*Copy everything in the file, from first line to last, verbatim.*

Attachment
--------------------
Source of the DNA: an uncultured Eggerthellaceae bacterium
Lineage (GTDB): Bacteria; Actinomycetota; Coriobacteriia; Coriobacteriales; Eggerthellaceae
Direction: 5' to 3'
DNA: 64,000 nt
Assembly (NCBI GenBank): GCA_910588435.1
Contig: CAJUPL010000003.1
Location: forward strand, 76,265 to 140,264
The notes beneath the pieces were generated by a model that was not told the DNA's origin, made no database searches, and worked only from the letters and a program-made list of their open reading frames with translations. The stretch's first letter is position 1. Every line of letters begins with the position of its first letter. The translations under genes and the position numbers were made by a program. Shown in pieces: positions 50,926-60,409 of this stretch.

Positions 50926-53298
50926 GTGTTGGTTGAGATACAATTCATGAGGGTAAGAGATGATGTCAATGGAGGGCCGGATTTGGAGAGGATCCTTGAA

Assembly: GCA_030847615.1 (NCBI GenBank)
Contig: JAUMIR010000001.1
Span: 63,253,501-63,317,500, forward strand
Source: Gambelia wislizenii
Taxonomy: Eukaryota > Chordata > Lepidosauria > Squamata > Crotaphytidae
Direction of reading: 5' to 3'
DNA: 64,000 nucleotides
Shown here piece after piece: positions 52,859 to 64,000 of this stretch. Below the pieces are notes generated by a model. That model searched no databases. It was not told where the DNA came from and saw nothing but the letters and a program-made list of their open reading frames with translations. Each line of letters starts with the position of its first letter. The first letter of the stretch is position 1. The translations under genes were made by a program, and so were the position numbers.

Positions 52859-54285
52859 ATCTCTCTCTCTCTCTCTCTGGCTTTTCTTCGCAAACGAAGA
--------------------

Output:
Source of the DNA: an uncultured Eggerthellaceae bacterium
Lineage (GTDB): Bacteria; Actinomycetota; Coriobacteriia; Coriobacteriales; Eggerthellaceae
Direction: 5' to 3'
DNA: 64,000 nt
Assembly (NCBI GenBank): GCA_910588435.1
Contig: CAJUPL010000003.1
Location: forward strand, 76,265 to 140,264
The notes beneath the pieces were generated by a model that was not told the DNA's origin, made no database searches, and worked only from the letters and a program-made list of their open reading frames with translations. The stretch's first letter is position 1. Every line of letters begins with the position of its first letter. The translations under genes and the position numbers were made by a program. Shown in pieces: positions 50,926-60,409 of this stretch.

Positions 50926-53298
50926 GTGTTGGTTGAGATACAATTCATGAGGGTAAGAGATGATGTCAATGGAGGGCCGGATTTGGAGAGGATCCTTGAA

Assembly: GCA_030847615.1 (NCBI GenBank)
Contig: JAUMIR010000001.1
Span: 63,253,501-63,317,500, forward strand
Source: Gambelia wislizenii
Taxonomy: Eukaryota > Chordata > Lepidosauria > Squamata > Crotaphytidae
Direction of reading: 5' to 3'
DNA: 64,000 nucleotides
Shown here piece after piece: positions 52,859 to 64,000 of this stretch. Below the pieces are notes generated by a model. That model searched no databases. It was not told where the DNA came from and saw nothing but the letters and a program-made list of their open reading frames with translations. Each line of letters starts with the position of its first letter. The first letter of the stretch is position 1. The translations under genes were made by a program, and so were the position numbers.

Positions 52859-54285
52859 ATCTCTCTCTCTCTCTCTCTGGCTTTTCTTCGCAAACGAAGA